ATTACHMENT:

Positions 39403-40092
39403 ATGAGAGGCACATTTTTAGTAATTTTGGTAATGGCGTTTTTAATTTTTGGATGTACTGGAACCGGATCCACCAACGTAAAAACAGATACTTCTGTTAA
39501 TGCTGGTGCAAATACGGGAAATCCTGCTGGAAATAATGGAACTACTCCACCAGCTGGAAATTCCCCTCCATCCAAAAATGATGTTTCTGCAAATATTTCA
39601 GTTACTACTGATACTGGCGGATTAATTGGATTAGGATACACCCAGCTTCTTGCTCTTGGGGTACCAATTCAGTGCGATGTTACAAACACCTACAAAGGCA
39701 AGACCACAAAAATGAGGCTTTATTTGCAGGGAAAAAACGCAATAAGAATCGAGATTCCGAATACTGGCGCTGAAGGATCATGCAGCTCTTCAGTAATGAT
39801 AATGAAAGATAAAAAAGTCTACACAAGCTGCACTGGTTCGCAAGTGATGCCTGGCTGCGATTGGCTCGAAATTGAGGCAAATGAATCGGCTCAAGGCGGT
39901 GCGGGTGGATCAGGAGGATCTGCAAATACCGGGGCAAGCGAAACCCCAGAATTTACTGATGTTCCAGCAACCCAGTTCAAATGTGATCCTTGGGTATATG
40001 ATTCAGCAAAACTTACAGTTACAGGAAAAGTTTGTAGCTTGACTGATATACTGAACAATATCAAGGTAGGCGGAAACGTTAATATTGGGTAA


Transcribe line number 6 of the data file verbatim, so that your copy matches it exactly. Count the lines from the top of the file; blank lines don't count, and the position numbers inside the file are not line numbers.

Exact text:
39801 AATGAAAGATAAAAAAGTCTACACAAGCTGCACTGGTTCGCAAGTGATGCCTGGCTGCGATTGGCTCGAAATTGAGGCAAATGAATCGGCTCAAGGCGGT